Hewitt performed "I'm Gon na Love You" for the film. She starred alongside Jackie Chan in The Tuxedo, which received negative reviews from critics but was a box office success. Hewitt appeared in If Only and co-wrote and performed "Love Will Show You Ever
HD 140283 is a metal-poor subgiant star about 200 light years away from the Earth in the constellation Libra, near the boundary with Ophiuchus in the Milky Way Galaxy. Its apparent magnitude is 7.205. The star's light is somewhat blueshifted as it is moving toward rather than away from us and it has been known to astronomers for over a century as a high-velocity star based on its other vectors. An early spectroscopic analysis by Joseph W. Chamberlain and Lawrence Aller revealed it to have a lower metal content than the Sun. Modern spectroscopic analyses find an iron content about a factor of 250 lower than that of the Sun, it is one of the closest metal-poor stars to Earth. The star was known by 1912 when W. S. Adams made its astrometry using a spectrograph in the Mount Wilson Observatory; because HD 140283 is neither on the main sequence nor a red giant, its early position in the Hertzsprung-Russell diagram has been interpreted with its data and theoretical models of stellar evolution based on quantum mechanics and the observations of processes in millions of stars to infer its old age.
For field stars it is rare to know a star's luminosity, surface temperature and composition enough to get a well-constrained value for their age. A study published in 2013 used the Fine Guidance Sensors of NASA's Hubble Space Telescope to measure a precise parallax for the star, employ this information to estimate an age for the star of 14.46 ± 0.8 billion years. Due to the uncertainty in the value, this age for the star may or may not conflict with the calculated age of the Universe as determined by the final 2015 Planck Satellite results of 13.799 ± 0.021 billion years. Once dubbed the "Methuselah Star" by the popular press due to its age, if the assumptions of stellar evolution are correct in the report, the star must have formed soon after the Big Bang and is one of the oldest stars known; the search for such iron-poor stars has shown they are all anomalies in globular clusters and the Galactic Halo. This concords with a narrative. If so, the apparent visual data of the oldest of these enables us to longstop-date the reionization phase of the Universe independently of theories and evidence of the first few million years after the Big Bang.
Most stars from Population II and Population III are no longer observable. Theories exist allowing for an older age of the universe than conventionally accepted, which can still accommodate the observed redshift of early objects and earlier radiation; some depart from the conventional big-bang/inflation model, such as the steady-state and cyclic models. To date no accurate, greater-age evidence from a cosmic object has been found that calls into question the Planck satellite results. Studies of the star help astronomers understand the Universe's early history. Low but non-zero metallicities of stars like HD 140283 indicate the star was born in the second generation of stellar creation; those first stars are thought to have been born a few hundred million years after the Big Bang, they died in explosions after only a few million years. A second generation of stars, the generation in which HD 140283 is theorized to have been born, could not have coalesced until gas, heated from the supernova explosions of the earlier stars, cooled down.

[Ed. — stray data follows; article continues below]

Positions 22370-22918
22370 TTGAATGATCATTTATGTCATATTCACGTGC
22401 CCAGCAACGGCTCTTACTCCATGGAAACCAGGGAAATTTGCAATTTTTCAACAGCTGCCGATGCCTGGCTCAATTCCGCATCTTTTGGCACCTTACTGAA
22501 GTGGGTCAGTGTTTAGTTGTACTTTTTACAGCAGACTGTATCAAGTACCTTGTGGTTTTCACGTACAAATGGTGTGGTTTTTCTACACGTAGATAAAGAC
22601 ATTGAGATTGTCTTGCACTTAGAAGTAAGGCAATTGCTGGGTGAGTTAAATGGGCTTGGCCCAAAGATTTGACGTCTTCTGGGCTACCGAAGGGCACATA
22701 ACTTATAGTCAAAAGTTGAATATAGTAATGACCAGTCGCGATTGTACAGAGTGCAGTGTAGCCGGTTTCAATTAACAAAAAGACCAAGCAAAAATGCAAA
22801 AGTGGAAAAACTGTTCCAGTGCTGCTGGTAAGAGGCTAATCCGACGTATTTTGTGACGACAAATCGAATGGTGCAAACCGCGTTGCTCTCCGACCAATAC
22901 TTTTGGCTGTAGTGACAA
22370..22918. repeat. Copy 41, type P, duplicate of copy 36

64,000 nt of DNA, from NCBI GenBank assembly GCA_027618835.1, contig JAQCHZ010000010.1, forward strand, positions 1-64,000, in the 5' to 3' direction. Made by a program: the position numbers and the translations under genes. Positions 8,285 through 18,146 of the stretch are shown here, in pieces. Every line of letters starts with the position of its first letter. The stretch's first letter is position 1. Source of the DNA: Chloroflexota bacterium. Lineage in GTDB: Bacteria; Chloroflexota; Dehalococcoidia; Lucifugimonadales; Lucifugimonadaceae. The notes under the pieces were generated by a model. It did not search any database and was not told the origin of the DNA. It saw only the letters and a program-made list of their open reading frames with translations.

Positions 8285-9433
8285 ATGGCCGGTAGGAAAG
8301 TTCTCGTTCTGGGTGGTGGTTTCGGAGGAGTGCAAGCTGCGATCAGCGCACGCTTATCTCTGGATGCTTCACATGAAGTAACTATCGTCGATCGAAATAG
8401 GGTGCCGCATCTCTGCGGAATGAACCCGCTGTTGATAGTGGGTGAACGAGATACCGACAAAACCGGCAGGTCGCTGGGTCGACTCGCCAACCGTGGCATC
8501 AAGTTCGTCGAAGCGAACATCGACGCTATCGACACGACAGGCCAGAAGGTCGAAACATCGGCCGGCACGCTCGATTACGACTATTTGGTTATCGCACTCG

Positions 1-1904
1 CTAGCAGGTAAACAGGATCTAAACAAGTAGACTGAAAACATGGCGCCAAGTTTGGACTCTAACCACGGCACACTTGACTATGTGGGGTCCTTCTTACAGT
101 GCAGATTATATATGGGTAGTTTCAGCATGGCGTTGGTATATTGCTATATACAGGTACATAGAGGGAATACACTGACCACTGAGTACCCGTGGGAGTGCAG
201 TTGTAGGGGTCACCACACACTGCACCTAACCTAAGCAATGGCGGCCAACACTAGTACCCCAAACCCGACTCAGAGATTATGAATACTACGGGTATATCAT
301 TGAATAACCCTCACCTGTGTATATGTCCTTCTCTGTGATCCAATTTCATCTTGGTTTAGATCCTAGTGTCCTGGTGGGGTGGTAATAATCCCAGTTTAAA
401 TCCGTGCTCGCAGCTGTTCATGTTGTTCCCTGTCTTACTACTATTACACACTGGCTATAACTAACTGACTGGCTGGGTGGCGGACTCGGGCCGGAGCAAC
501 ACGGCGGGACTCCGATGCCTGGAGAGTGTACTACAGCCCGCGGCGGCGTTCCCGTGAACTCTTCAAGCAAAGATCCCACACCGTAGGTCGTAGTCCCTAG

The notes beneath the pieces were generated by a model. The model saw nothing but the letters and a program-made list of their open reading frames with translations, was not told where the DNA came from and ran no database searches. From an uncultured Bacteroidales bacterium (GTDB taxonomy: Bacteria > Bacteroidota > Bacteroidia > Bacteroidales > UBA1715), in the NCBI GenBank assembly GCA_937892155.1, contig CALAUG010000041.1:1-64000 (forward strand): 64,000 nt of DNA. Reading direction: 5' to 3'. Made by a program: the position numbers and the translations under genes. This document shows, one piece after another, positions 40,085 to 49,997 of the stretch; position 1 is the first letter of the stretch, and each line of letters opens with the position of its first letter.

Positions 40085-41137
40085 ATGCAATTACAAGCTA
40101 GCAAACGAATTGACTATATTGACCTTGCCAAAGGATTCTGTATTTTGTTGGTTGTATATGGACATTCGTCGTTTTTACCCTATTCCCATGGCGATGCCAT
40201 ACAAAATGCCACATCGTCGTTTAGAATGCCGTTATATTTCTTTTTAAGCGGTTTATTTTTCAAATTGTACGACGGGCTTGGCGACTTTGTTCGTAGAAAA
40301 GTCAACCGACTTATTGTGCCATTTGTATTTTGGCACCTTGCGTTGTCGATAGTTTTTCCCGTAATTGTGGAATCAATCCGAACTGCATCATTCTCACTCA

This hypothesis of such stars' birth and our best models of the early universe indicate that the time it took for the gases to cool was only a few tens of millions of years. The proportions of elements in such metal-poor stars is modelled to tell us much of the earlier nucleosynthetic yield, of elements other than hydrogen and helium from the supernovae of the locally-extinct Population III stars; some of the latter may be visible in gravitational lensing in looking at deepest images such as the Hubble Ultra-Deep Field. Like HD 122563, CS22892-0052, CD -38 245, HD 140283 has an excesses of oxygen and the alpha elements relative to iron. While the proportions of these elements is much lower in HD 140283 than in the Sun, they are not as low as is the case for iron; the implication is that the first population of stars generated the alpha elements preferentially to other groups of elements, including the iron peak and s-process. Unlike those other metal-poor stars, HD 140283 has a detectable amount of lithium, a consequence of HD 140283 having not yet evolved into a red giant and thus has not yet undergone the first dredge-up
Red Campus is the historical core of the University of Missouri campus in Columbia gathered around the David R. Francis Quadrangle; the area takes its name from the red bricks that make up most of the buildings including Jesse Hall and Switzler Hall. The campus contains 18 buildings on the National Register of Historic Places and area is nearly congruent with the Francis Quadrangle National Historic District; the Red Campus stands in contrast to the neo-gothic White Campus. History of the University of Missouri Buildings on the National Register of Historic Places